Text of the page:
Graham defends Trump on TikTok, backs Microsoft purchase

Senate Judiciary Committee Chairman Lindsey GrahamLindsey Olin GrahamGraham, Cuellar press Biden to name border czar Trump takes two punches from GOP The Hill's 12:30 Report - Presented by Facebook - US gymnast wins all-around gold as Simone Biles cheers from the stands MORE (R-S.C.) defended President TrumpDonald TrumpTrump PACs brought in over M for the first half of 2021 Chicago owes Trump M tax refund, state's attorney mounts legal challenge Biden hits resistance from unions on vaccine requirement MORE’s plans to ban the social media platform TikTok from operating in the United States.

Trump announced the plan to reporters on Air Force One on Friday night, citing national security concerns about the Chinese-owned company giving American user data to the Chinese government. 

“To fans and users of #TikTok I understand your concerns,” Graham tweeted from his campaign account. “However President Trump is right to want to make sure that the Chinese Communist Party doesn’t own TikTok and most importantly — all of your private data.”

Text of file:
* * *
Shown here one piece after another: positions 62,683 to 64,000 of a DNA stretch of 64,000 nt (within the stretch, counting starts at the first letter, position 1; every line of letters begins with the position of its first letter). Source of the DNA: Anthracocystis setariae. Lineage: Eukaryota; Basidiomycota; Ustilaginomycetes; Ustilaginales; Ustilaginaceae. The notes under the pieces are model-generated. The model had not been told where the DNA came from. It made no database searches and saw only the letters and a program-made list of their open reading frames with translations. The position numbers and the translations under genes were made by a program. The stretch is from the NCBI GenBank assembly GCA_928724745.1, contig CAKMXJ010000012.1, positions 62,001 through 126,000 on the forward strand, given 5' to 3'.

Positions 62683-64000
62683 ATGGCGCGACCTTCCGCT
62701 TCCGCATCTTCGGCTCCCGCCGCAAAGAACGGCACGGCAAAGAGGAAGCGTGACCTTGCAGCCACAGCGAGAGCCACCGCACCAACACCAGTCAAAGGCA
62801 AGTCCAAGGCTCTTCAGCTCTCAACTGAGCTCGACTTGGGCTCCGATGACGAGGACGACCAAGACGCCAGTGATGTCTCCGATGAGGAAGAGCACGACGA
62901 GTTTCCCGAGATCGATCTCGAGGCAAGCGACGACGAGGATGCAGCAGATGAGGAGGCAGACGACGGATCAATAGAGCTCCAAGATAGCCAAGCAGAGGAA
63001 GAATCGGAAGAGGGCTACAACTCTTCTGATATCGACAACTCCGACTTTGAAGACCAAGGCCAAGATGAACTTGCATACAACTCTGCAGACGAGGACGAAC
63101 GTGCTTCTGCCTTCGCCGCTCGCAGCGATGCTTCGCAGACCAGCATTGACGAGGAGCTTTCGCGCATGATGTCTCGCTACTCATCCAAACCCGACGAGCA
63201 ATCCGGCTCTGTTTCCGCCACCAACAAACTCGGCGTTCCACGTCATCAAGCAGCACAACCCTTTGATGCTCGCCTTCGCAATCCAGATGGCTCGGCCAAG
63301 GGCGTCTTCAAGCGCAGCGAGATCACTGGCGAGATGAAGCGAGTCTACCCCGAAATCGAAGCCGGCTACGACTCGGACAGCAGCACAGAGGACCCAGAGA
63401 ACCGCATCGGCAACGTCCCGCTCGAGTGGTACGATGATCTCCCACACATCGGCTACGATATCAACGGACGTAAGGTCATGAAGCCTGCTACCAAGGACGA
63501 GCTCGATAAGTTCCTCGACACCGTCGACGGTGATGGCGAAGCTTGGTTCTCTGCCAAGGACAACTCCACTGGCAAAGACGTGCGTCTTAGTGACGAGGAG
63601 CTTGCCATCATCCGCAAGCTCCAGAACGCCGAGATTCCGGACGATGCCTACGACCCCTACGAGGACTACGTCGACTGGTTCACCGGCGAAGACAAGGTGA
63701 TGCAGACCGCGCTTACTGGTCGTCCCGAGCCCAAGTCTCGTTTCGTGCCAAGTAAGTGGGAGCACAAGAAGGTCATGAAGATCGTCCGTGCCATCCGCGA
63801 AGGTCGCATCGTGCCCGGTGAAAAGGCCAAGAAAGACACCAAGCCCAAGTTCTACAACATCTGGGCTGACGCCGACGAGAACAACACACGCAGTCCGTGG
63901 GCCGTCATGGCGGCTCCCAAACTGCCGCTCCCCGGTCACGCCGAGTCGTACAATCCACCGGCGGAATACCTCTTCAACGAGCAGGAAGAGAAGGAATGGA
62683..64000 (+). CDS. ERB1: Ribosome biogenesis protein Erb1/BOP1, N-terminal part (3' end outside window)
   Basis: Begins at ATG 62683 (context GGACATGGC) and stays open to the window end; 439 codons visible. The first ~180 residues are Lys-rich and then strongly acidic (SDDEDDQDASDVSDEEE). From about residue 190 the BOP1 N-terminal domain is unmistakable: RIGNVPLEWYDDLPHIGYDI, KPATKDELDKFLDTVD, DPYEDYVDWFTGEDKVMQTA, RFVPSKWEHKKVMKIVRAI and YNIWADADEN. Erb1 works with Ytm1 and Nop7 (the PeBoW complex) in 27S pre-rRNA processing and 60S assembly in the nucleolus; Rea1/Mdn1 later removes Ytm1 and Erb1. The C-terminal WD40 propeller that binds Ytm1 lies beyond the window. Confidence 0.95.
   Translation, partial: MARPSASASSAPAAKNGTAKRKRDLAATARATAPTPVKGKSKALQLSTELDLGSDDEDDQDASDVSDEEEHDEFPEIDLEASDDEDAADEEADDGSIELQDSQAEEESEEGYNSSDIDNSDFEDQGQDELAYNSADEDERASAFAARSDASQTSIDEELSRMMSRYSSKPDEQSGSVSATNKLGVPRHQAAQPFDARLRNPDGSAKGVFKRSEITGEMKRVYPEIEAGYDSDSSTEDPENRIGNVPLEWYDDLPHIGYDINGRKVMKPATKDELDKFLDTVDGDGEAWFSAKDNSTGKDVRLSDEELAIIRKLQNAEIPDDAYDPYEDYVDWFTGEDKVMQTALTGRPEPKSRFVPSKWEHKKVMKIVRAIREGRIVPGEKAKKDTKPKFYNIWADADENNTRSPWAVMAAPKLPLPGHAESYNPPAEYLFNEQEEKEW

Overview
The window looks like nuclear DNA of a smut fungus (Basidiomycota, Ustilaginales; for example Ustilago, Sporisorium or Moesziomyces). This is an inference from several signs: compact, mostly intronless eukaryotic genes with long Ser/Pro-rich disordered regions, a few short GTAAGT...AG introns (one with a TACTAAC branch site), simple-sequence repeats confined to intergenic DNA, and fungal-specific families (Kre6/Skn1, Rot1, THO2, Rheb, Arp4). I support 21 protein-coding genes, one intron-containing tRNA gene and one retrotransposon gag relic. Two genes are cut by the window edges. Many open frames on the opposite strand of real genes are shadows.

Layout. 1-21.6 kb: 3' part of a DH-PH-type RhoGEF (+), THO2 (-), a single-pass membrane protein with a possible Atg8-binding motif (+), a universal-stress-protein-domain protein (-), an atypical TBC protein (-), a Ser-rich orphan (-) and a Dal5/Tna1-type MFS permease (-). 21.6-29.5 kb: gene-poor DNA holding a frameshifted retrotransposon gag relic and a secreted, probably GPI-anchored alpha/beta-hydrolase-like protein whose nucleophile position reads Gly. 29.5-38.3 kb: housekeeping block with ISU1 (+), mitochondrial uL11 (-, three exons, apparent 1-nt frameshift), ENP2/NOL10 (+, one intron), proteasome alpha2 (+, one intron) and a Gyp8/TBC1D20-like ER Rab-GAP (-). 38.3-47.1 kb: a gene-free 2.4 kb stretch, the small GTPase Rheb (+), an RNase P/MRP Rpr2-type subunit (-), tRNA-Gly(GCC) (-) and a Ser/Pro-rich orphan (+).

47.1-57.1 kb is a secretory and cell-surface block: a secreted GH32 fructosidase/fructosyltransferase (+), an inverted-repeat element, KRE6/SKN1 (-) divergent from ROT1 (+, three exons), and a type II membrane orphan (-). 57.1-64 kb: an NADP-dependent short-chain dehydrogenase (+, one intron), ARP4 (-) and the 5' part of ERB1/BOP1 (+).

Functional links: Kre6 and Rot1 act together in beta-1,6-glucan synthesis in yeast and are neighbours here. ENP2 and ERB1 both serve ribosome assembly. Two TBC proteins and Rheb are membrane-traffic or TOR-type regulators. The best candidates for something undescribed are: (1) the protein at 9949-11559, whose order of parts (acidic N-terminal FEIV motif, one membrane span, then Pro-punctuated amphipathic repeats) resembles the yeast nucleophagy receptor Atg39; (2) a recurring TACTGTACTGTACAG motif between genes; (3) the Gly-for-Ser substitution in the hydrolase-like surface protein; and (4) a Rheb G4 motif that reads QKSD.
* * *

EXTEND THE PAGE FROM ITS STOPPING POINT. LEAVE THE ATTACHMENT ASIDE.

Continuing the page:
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At the time, a TikTok spokesperson responded to Trump’s threat by pointing out that American user data is stored in the U.S. and that there is significant American investment in the app. 

Trump’s announcement promptly generated criticism from TikTok users who accused the president of threatening freedoms of speech and expression.

ByteDance, the Chinese parent company of TikTok, is reportedly willing to forfeit its stake in the U.S. operations of the app to Microsoft following Trump's announcement of the ban, according to a report from Reuters published Saturday. 

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Earlier Friday, reports circulated that Trump was going to require ByteDance to sell off its U.S. operations. At the time, the president was undecided on his plan about the company, saying that he was "looking at TikTok."   

Graham described the potential sale of TikTok to Microsoft as a "win-win."

"Have an American company like Microsoft take over TikTok," Graham tweeted, saying the move "keeps competition alive and data out of the hands of the Chinese Communist Party."